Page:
Best Diabetes Foods To Help You Reverse the Condition (Part 2)

On the previous page we discussed a few of the best diabetes foods, such as  apples, avocado, barley, beans, berries, broccoli, Brussels sprouts and chicory.

On this page we'll discuss:


fenugreek seeds

Studies show that this spice, popular in Indian and Middle Eastern cuisines, is one of the best diabetes foods because it can help reduce blood sugar in two ways:

  • A chemical in the herb (4-hydroxyisoleucine) acts directly on the beta cells in the pancreas to encourage insulin production.

  • It has also a knack for mimicking insulin, which can help glucose to get into the cells.

Fenugreek seeds also pack a soluble-fiber punch, which is the type of fiber that can help lower blood sugar, and they can help prevent weight gain by absorbing fat calories, a definite plus for lowering you diabetes risk.

"It is now well documented from a number of studies that adding fenugreek seeds to the diet of diabetic patients or animals results in a significant fall in blood glucose and improvement in glucose tolerance," states the International Journal of Food Sciences and Nutrition in a 2005 issue.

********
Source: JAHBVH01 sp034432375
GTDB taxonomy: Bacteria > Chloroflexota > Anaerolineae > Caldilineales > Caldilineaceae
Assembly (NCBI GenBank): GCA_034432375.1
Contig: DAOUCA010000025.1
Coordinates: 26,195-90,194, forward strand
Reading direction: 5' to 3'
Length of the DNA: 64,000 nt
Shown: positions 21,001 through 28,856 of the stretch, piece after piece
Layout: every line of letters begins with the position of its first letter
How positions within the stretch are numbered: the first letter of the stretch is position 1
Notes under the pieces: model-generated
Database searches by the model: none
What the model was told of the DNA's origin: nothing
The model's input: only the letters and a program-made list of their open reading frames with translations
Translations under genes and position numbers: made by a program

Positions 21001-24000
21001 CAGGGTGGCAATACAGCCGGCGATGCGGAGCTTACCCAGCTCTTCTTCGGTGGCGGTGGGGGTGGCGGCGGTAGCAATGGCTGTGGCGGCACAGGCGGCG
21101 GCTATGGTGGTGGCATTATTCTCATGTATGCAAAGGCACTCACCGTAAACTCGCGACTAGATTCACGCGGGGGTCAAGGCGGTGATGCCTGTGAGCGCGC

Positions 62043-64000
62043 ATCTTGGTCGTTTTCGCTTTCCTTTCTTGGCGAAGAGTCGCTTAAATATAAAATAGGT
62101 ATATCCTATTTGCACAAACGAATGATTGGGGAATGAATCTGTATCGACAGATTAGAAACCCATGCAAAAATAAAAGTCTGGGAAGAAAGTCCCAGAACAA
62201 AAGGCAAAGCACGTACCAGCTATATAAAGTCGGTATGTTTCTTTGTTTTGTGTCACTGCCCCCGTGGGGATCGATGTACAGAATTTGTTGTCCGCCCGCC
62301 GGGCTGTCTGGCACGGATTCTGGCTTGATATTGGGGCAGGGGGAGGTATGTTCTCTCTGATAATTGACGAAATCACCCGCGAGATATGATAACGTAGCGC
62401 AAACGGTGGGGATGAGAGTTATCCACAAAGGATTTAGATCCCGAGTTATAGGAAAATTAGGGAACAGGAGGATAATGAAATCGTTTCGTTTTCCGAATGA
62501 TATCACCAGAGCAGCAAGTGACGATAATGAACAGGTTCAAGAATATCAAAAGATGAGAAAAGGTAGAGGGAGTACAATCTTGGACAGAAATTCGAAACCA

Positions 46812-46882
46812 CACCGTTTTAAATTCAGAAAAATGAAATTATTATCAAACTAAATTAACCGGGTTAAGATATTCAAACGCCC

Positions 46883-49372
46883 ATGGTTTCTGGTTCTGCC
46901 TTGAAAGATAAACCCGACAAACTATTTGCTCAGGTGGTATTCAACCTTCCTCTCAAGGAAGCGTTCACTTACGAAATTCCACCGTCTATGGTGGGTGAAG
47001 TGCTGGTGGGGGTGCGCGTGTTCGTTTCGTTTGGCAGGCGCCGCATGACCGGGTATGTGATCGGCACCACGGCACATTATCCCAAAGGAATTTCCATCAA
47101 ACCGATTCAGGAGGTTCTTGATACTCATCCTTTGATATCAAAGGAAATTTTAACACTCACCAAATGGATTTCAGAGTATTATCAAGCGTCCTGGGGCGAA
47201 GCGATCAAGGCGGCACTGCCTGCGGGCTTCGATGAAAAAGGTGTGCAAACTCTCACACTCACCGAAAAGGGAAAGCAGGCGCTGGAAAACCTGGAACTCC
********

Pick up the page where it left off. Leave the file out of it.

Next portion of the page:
handful of nuts

People might not consider nuts good diabetes foods because they think them fattening, hence predisposing people to the condition.

But Harvard researchers have discovered that women who regularly eat nuts (about a handful five times a week) are 20% less likely to develop Type 2 diabetes than those who don't eat them as often.

Yes, it's true that nuts are high in fat, but it's mostly the good fat (85%), that may actually reduce insulin resistance as well as improving heart health and boosting levels of 'good' HDL cholesterol.

One study found that a diet that includes unsaturated fats from almonds and walnuts may have 10% more cholesterol-lowering power than a traditional cholesterol-lowering diet.

The type of fat in nuts can also help reduce inflammation in the body, which can help lower the risk of both diabetes and heart disease. And the protein in nuts is unusually rich in the amino acid arginine, which may help to relax blood vessels, making a heart attack less likely.

Some nuts, including peanuts, walnuts and almonds, also contain plant sterols, which have been shown to lower cholesterol.